JEFFERSON CITY, Mo. – Missouri Secretary of State Robin Carnahan today announced a new exhibit, Divided Loyalties: Civil War Documents from the Missouri State Archives, will be on display from January 9 to February 20, 2012, at the Ulysses S. Grant National Historic Site (7400 Grant Rd.). In development for three years, the exhibit draws on more than nine million pages of Civil War-related documents to examine the upheaval and uncertainty that characterized Missouri during the Civil War era. Most of the documents used are from the Missouri State Archives, a division of Carnahan’s office, and have never been shown before.

“The Civil War might have divided Missouri, but today we can all come together to learn more about this period in our past,” Carnahan said. “I am pleased to share with Missourians some of the documents we have at the Archives that help show how the Civil War impacted our state and its citizens.”

Through state documents and court cases, Divided Loyalties covers all of Missouri’s tumultuous Civil War history, from the Kansas-Missouri Border War to Reconstruction. The exhibit demonstrates that the war in Missouri was not fought solely on the battlefield. Rather, the conflict was so divisive that it affected civilians and soldiers alike and lasted long after the war ended.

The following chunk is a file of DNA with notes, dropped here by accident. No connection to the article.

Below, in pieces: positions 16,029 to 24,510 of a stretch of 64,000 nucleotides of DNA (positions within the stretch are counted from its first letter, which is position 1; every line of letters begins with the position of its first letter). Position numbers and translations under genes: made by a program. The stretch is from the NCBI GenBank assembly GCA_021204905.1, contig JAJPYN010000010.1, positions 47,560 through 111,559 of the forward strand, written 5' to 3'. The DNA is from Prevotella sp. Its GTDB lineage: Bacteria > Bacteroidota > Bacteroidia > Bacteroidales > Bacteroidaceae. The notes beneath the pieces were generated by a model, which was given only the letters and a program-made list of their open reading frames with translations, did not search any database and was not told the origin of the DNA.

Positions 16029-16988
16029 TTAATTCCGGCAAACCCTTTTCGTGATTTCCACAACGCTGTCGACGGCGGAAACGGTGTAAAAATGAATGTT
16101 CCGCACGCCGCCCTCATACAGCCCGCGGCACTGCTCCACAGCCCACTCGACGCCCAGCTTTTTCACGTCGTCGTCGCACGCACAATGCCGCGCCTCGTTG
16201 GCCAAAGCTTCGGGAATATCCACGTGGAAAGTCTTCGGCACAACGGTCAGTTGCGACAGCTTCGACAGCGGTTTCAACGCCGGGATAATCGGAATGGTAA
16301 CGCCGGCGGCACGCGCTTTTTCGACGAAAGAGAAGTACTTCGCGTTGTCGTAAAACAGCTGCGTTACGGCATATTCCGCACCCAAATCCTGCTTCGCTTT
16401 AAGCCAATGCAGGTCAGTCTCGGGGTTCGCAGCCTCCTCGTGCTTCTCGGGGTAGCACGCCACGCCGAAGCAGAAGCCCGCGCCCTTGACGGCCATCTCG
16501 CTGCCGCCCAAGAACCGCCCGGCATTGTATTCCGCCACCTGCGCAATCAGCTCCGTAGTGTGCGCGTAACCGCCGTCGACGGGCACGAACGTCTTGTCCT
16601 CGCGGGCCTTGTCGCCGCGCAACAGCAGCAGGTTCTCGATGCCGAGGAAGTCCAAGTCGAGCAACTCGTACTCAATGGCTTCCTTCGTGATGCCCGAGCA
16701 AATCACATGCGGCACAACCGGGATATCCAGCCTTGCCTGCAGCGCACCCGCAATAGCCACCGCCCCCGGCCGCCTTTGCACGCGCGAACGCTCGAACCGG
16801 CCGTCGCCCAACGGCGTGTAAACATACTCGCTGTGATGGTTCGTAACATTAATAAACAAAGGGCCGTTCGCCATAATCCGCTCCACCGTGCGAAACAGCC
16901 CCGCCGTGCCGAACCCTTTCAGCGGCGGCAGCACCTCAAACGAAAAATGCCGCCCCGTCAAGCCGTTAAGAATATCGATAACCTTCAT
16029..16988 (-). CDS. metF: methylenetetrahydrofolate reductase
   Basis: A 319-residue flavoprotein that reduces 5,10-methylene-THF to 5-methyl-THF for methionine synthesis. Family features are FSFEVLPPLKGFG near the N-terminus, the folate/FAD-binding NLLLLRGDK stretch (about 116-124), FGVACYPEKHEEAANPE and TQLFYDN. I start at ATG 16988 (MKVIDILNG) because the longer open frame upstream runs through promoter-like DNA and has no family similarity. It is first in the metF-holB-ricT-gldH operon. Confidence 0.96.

The exhibit explores the role slavery played in dividing the state’s population, along with the lives of soldiers and civilians who faced discrimination and violence from both Union troops and bushwhackers. The exhibit also examines how the court system was used to settle grievances after the war and, when that failed, how some Missourians resorted to vigilante violence.

Some of the most noteworthy documents featured in the exhibit include court cases brought by slaves seeking their freedom, such as the famous suit filed by Dred and Harriet Scott; records from Missouri’s pro-Confederate elected state government in exile and the federally-backed provisional government that took its place; muster rolls, company histories and military correspondence from the Missouri adjutant general’s office; a U.S. Colored Troops volunteer enlistment form; the 1865 Constitution that disenfranchised Southern sympathizers; and documents chronicling attempts to bring Frank and Jesse James to justice.

  1. Ed Golterman says:

    We are really getting a lot of civil war. The History Museum is presenting it now, seems to always have the civic war, ‘befor’e us. Could they not do some
    coordination? Could the two have been combined?

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